International Journal of Chronic Diseases

International Journal of Chronic Diseases / 2015 / Article

Research Article | Open Access

Volume 2015 |Article ID 747082 | 6 pages | https://doi.org/10.1155/2015/747082

Uric Acid Levels in Normotensive Children of Hypertensive Parents

Academic Editor: Toshio Ohtsubo
Received26 Jun 2015
Accepted06 Aug 2015
Published24 Aug 2015

Abstract

This study evaluated uric acid concentrations in normotensive children of parents with hypertension. Eighty normotensive children from families with and without a history of essential hypertension were included. Concentrations of lipid parameters and uric acid were compared. Demographic and anthropometric characteristics were similar in the groups. Systolic and diastolic blood pressure were higher in the normotensive children of parents with hypertension without statistically significant difference (). Uric acid concentrations were higher in the normotensive children of parents with hypertension (4.61 versus 3.57 mg/dL, ). Total cholesterol and triglyceride concentrations were similar in the two groups. Systolic and diastolic blood pressure were significantly higher in control children aged >10 years (). Uric acid levels were significantly higher in all children with more pronounced difference after age 10 of years (). Positive correlations were found between the level of serum uric acid and age, body weight, body mass index, and systolic and diastolic blood pressure in the normotensive children of parents. The higher uric acid levels in the normotensive children of hypertensive parents suggest that uric acid may be a predeterminant of hypertension. Monitoring of uric acid levels in these children may allow for prevention or earlier treatment of future hypertension.

1. Introduction

Hyperuricemia has been associated with various diseases, including gout, hypertension, atherosclerosis, cardiovascular events, the metabolic syndrome, and renal failure [1]. Studies in experimental animals have shown that increased serum levels of uric acid are related to cardiovascular risk and hypertensive cardiovascular damage [28]. High levels of serum uric acid in rats increased blood pressure and blood pressure decreased to normal level with treatment of hyperuricemia [9]. Moreover, hyperuricemia may lead to renal tubulopathy by decreasing the synthesis of nitric oxide [1012]. Similarly, clinical studies have shown relationships between high levels of serum uric acid concentrations and increased blood pressure [13, 14]. For example, the incidence of hypertension was high in adolescents with high level serum uric acid, while treatment with allopurinol reduced both serum uric acid levels and blood pressure.

Several studies have investigated the relationship between hyperuricemia and hypertension in children [1417]. Increased levels of uric acid in children were associated with increases in systolic and diastolic blood pressure, with increased uric acid being an independent risk factor for hypertension [18].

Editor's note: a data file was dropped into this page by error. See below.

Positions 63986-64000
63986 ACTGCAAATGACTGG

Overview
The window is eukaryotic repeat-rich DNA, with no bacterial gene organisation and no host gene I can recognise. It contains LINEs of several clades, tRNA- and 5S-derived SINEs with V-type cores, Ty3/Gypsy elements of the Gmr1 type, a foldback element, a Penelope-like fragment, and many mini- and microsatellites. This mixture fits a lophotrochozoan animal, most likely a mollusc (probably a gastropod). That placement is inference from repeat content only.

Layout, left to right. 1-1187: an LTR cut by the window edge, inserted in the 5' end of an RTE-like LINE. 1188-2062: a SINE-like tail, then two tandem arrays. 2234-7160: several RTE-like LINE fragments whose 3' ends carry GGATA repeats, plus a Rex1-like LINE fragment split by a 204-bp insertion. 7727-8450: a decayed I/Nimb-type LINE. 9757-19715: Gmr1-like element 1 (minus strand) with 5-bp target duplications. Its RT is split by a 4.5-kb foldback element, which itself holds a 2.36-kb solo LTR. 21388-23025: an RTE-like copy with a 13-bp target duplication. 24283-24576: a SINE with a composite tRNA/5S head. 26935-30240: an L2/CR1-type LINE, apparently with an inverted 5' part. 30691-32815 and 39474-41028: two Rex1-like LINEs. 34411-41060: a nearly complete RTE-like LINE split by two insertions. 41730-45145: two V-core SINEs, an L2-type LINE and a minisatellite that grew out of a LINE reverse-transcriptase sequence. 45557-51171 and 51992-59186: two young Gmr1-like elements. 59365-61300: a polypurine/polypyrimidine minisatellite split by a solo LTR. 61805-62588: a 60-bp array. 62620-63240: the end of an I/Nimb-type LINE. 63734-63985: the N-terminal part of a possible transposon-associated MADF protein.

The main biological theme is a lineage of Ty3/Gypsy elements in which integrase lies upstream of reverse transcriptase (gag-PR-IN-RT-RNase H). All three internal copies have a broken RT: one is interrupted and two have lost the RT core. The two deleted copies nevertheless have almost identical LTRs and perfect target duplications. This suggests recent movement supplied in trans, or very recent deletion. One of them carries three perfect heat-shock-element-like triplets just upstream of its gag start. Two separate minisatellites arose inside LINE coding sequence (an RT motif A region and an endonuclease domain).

Essential hypertension is frequently observed in adults throughout the world, and its incidence is also increasing in children and adolescents [19]. Family history of essential hypertension has been shown to be a significant risk factor for essential hypertension in children [20]. Children of hypertensive parents are significantly more likely to have higher blood pressure during their adolescent years than the children of normotensive parents [19, 21]. The probability of hypertension developing in a child has been reported to be 28% if one parent has hypertension and 41% if both parents have hypertension [19].

Although several studies have assessed the relationship between essential hypertension and hyperuricemia in children, none to date has evaluated hyperuricemia in the normotensive children of hypertensive parents. This study therefore compared serum uric acid concentrations in the normotensive children of normotensive and hypertensive parents and the relationship between hyperuricemia and blood pressure in these children.

2. Materials and Methods

Of the 80 children included in the study, 36 were normotensive children from families with a history of essential hypertension, while 44 were normotensive children from families with no history of hypertension. All of these children had visited the Pediatric Cardiology Department of the Eskisehir Osmangazi University Faculty of Medicine (Eskisehir, Turkey) for murmurs, palpitations, or chest pains. The detailed medical history, background, and family history of the children were investigated. Children with a history of a chronic illness, prematurity, anemia, or use of medication for anemia, congenital heart disease, chronic renal failure, diabetes, hyperlipidemia, or obesity were excluded. Parents of the participants were provided with information on the nature and content of the study, and all provided written informed consent. The study protocol was approved by the Ethics Committee of Eskisehir Osmangazi University Medical School.